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A Food Lover’s Guide to New Orleans, Louisiana Bed and Breakfast Association
A Food Lover’s Guide to New Orleans

Posted by: Mae Mayeux


When you travel to the Big Easy, make sure you come with a big appetite. New Orleans is a foodie’s paradise. You could spend every day of your trip stuffing your face and only taste a small portion of the rich culinary diversity the city has to offer. Its incredible mix of influences, from French and Spanish to African and Central American, combined with its proximity to the Gulf and its freewheeling creative spirit make New Orleans a truly unforgettable dining destination. You can find everything here, from high-concept French cuisine to finger-licking good fried chicken. To help you plan a one-of-a-kind culinary tour of the city, here is our Food Lover’s Guide to New Orleans.

Southern Seafood

New Orleans’ location near the Gulf of Mexico means it has easy access to some of the freshest and tastiest seafood in the country. It isn’t hard to find delicious seafood in New Orleans, but there are a few spots that are worth seeking out.

Fried seafood, boiled seafood, blackened seafood, grilled seafood-you’ll find it all at Harbor Seafood and Oyster Bar. They also have a market on site where you can buy high quality seafood like crab, shrimp, lobster, crawfish, and even alligator for yourself. Harbor Seafood is located near the Louis Armstrong International Airport in Kenner, making it the perfect kick-off meal to your time in New Orleans. If you love it enough, you might even hit it on your way back out of town too.

Casamento’s is a tiny, hole-in-the wall type restaurant that has been shucking salty, fatty Gulf oysters since the 1920s. This family-run institution works hard to preserve the restaurant’s early 19th-century charm. That means keeping its original, floor-to-ceiling cream and green tiling as well as its pre-refrigeration tradition. We recommend trying their oyster loaf, which is basically a po’boy with fried oysters nestled between two slices of thick bread.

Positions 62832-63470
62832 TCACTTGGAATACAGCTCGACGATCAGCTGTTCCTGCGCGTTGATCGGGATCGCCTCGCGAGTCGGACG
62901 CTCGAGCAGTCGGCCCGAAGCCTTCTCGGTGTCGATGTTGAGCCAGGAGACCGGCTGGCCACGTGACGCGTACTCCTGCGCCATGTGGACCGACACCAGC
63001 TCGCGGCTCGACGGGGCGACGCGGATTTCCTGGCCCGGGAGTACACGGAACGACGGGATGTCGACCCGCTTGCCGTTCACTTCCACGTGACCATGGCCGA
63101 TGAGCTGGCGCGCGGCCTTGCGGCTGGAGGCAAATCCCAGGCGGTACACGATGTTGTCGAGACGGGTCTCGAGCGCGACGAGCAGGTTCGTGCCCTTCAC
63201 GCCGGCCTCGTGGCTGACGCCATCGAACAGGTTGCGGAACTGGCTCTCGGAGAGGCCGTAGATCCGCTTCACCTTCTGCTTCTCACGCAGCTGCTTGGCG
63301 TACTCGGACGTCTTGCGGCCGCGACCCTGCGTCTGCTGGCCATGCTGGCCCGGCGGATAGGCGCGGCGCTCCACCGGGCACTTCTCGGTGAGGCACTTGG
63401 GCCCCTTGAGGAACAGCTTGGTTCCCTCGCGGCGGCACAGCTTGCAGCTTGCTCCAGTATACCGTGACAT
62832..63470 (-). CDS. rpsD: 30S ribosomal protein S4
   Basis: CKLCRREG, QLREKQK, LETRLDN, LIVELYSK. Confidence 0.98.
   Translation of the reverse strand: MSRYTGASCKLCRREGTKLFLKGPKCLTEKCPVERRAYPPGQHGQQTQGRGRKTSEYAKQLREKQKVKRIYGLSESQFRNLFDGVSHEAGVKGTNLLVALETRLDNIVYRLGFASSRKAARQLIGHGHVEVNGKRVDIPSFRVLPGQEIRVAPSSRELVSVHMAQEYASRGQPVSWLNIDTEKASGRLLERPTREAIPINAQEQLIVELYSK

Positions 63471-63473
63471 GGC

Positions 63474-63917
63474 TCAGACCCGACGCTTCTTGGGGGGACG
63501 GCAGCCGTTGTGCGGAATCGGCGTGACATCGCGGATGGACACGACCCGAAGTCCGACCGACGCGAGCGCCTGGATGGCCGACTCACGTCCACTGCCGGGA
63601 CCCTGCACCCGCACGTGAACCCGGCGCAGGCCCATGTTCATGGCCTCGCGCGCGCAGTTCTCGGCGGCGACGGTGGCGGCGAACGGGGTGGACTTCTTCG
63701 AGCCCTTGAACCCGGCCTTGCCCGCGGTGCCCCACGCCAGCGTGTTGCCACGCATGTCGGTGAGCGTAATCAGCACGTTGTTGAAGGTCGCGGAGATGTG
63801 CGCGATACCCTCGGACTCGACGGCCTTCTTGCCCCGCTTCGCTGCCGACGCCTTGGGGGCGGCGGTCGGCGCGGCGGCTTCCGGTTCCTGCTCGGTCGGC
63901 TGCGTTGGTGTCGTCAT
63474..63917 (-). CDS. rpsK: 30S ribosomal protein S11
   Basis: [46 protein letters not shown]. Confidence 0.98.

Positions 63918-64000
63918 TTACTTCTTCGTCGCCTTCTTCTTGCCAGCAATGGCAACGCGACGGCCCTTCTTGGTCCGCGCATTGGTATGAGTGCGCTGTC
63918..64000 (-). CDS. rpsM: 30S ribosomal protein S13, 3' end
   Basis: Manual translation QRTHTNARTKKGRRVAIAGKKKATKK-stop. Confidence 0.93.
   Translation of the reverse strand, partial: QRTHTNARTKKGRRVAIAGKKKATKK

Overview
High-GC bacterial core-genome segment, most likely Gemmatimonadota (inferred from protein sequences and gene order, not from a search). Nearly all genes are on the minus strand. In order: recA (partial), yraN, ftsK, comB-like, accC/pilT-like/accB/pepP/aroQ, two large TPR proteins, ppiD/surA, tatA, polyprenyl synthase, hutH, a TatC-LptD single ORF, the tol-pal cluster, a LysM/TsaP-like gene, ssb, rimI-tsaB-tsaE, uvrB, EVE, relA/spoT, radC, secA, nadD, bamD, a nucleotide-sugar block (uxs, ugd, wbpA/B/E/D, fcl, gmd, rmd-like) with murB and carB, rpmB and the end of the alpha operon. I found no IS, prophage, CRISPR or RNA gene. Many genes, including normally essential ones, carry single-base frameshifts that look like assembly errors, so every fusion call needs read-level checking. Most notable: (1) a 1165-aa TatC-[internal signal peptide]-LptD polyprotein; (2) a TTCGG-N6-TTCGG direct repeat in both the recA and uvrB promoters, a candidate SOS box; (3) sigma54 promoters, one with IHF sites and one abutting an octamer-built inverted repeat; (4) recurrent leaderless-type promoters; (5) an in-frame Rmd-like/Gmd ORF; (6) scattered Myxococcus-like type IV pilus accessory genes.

Peche Seafood Grill is the type of place that delivers a whole fish straight to your table, scales and all. But that doesn’t mean your food won’t be elegant and delicious. The dishes at Peche are deceptively simple and exquisite. Here you’ll find menu items like catfish with pickled greens, steak tartare with oyster aioli, jumbo shrimp with fried eggplant, and grilled tuna with tomato and crispy rice salad. Named one of the Top 10 Restaurants in New Orleans and winner of numerous James Beard Awards, Peche is the perfect place to go if you want a more upscale culinary adventure.


Classic Cajun and Creole Cuisine

No trip to Louisiana is complete without tasting some Cajun classics like jambalaya, blackened fish, and po’boys. Cajun and Creole cooking abound throughout the state, but you will find some of the best examples of it right in New Orleans. Li’l Dizzy’s Cafe specializes in affordable, no-frills Creole soul food. The cafe closes at 2 p.m, so plan on coming for a tasty egg and grits breakfast or their highly popular lunch buffet. Their fried chicken is especially mind-blowing. Dooky Chase Restaurant also serves a tasty, downhome lunch buffet Tuesdays through Fridays in their vibrant, art-filled dining room. Come on Friday nights for Dooky Chase classics like fried chicken, shrimp clemenceau, chicken creole, and stuffed shrimp. Craving po’boys? Go to Parkway Bakery and Tavern for some of the best in town.

When you’ve had your fill of jambalaya and oysters, head to Toups Meatery, where you’ll find a meat-centric menu steeped in over 300 years of Cajun family traditions. At Toups, they serve it all: foie gras, rabbit liver, lamb neck, or for the less adventurous, classic dishes like duck breast, beef, and pork chop.